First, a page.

Session called by Nemo Martin (they/them) @zeus_japonicus
In attendance were: Mary @maryhippychick , Ben Kulvichit @B_kulvichit , Aenne Pallasca @pallascaphoto , Ash Rowbin , Lilith Wozniak @pluiethewolf , Emily Davis @emilydavis999 , Clarissa Widya & others!
-I called this session because I was sat in a class of emerging playwrights, putting what was ‘important’ to us up on the board. The results were… depressing. The future looked a bleak place with all the usual: Trump, Climate Change, Nuclear War, Privatisation, you know the rest. What I really wanted to say was “I’m a cynic too and I hate the world!” but what I ended up doing was saying was “I want to believe in a better future”. I think Theatre-makers tend to end up telling ourselves that everything is going to end badly and we get sad and we end up attacking the happy and the hopeful for not being intelligent enough to recognise how shit the world is.
-This space started as a place where hard-core cynics (which we all were!) could band together to pretend like we weren’t, and think positively about the future.
-At the beginning we were kind of lost in our ‘happy yellow circle’, writing things like KITTENS!, GOOD VIBES! GOOD ACCESS PROVISION! RIDLEY SINGING ALL YOU NEED IS LOVE! Etc., etc., and yeah, we weren’t exactly convincing ourselves.
-Slowly, we gained a bit of traction when we started talking about how ‘one person’s Utopia is another person’s Hell’ – I had been talking about this with Dan (@directorDan) over lunch, and it’s a valid point – there’s not one view of Heaven that perfectly matches everyone.
-One person mentions how they would like to imagine that humanity WILL band together – I mention Pacific Rim – a film where humans forget their histories and their prejudices and they Unite – another person mentions the Star Trek Federation.
-Automation making jobs redundant: Is a world where robots do all our jobs good or bad? This obviously hits working class people harder than it does anyone else – but if there’s a good alternative? Jobs without labour? What do we do with all the time we make without jobs? If there are no more jobs, can we make theatre all the time without being held back?? Is making theatre a job??
-One member says how they feel more comfortable at a check-out when they're greeted by a human cashier, and will always choose to go to them. I mention that I have anxiety around human cashiers and would much rather like machines. The key here is the CHOICE to go to either. Actual choice where it’s not a choice based on income / background / consequence of either.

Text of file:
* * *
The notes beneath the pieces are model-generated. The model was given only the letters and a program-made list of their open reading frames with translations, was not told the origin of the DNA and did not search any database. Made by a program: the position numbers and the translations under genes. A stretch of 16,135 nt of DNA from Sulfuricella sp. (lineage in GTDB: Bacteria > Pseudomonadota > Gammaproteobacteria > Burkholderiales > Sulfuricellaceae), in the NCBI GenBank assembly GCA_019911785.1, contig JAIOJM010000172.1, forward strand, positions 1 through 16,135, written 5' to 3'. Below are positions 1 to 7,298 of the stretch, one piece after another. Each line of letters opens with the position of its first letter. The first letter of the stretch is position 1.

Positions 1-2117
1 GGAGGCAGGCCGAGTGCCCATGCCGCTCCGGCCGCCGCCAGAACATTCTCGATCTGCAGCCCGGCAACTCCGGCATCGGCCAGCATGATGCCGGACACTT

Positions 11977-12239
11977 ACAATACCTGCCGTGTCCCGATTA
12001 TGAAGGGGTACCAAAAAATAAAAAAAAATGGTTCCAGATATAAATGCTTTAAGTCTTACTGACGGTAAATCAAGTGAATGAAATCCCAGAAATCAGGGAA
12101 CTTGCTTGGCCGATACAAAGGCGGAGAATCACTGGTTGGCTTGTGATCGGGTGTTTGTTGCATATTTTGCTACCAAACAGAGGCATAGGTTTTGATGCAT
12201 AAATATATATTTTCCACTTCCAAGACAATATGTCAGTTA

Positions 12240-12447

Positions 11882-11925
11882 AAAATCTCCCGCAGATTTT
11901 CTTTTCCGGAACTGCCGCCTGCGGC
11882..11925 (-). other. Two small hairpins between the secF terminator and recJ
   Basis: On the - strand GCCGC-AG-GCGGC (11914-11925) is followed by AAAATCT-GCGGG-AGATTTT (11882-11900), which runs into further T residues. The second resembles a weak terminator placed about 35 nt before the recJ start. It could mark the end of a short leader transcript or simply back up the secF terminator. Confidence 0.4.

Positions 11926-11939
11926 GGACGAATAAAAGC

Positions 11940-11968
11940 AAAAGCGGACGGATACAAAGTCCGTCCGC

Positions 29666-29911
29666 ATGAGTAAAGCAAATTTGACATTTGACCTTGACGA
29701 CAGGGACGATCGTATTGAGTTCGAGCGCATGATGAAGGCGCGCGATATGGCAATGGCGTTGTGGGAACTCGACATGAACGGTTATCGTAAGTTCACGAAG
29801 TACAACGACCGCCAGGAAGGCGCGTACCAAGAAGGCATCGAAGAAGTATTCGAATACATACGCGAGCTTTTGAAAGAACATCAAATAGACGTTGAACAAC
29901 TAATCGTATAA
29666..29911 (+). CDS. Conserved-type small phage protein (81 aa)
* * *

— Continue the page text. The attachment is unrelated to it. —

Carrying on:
-The difference between Cynicism and being Cynical? You can be cynical AND hopeful. Surely cynicism is a survival tactic so you don’t get fucked over by the world. Let’s keep a healthy amount of cynicism while believing that the future can be hopeful!
*this is where my laptop crashed and I lost the document I cry – sorry if the next bit is a bit sparse
-PRODUCT vs. PROCESS – the industry prioritises the latter over the former.
-Theatre is INTRINSICALLY HOPEFUL. Good job us for making this shit!!!
-Here’s a Utopian thought: the work in progress valued w/o necessitating an end product.
-We love unfinished things – we watch bloopers and how it’s made etc. For films and tv and everything BUT theatre - why don't we do more OPEN REHEARSALS or open space theatre??
-The best thing about theatre is the BOND of FRIENDSHIP over a production: something the audience NEVER gets to experience. An audience’s theatre experience is to Keep Quiet in the isolated darkness.
-The audience often meets the piece at the wrong point because of deadlines – theatre shouldn’t have to replicate existing structures of consumerism!
-Community theatre is always about MAKING not WATCHING – we would much rather put money into an experience than watching a shitty final project. “Hey we had a lot of fun making this this month, have fun being bored for the next 3 hours!”
-Allow artists to make without thinking about audiences! We should be allowed not to finish!
-We all have a desire to keep building and making something better.
-We decided then to make a list of the groups age vs. Their current idea of utopia.
21 – I’m at the beginning of my life, and don’t have much experience to say otherwise, so anything could happen!
37 – But it won’t.
22 – YET!
29 – I really don’t know.
22 – Sometimes hopeful? Change! Own future! Not pessimistic because we’re still working ourselves out!
27 – I’m getting there. Make our own future.
22 – Had it pretty rough so far, so it can only go up?
37 – Keep moving. Choose what pace. Accept change and move furiously but not depending on economy. Accept, don’t create situations. Don’t get stuck.
42 – Utopianism? Once I had children I began being depressed about their futures. Optimism + Fury + Pessimism + Furious sadness.
21 – Keeping up is scary. When we die, the future will be radically different. Technological change is so rapid!
22- we’ll be like the old people now who can’t use remotes!
21 – haha! Though this isn’t a Black Mirror thing – I think tech is cool, just changing.
0 – there was a baby. We discussed whether they were the least or most cynical. “CRY OR DIE!”
53 – i think I’ve glimpsed Utopia! Recognised it in hindsight. It’s gonna happen. I’m 53 and it’s still okay, you’re all going to be fine.
59 – Utopia-esque. I’m okay with not achieving my personal Utopia – working towards it is what is important.

- “#21 Utopia is impossible – we can never agree on what it looks like. Utopianism (the action of everyone creating positive space for each other) might be manageable.” - @ScotteeIsFat
Further Reading:
-The Dispossessed by Ursula Le Guin
-Infomocracy by Malka Older
-Hope in the Dark by Rebecca Solnit
-Hold Everything Dear: Despatches on Survival and Resistance by John Berger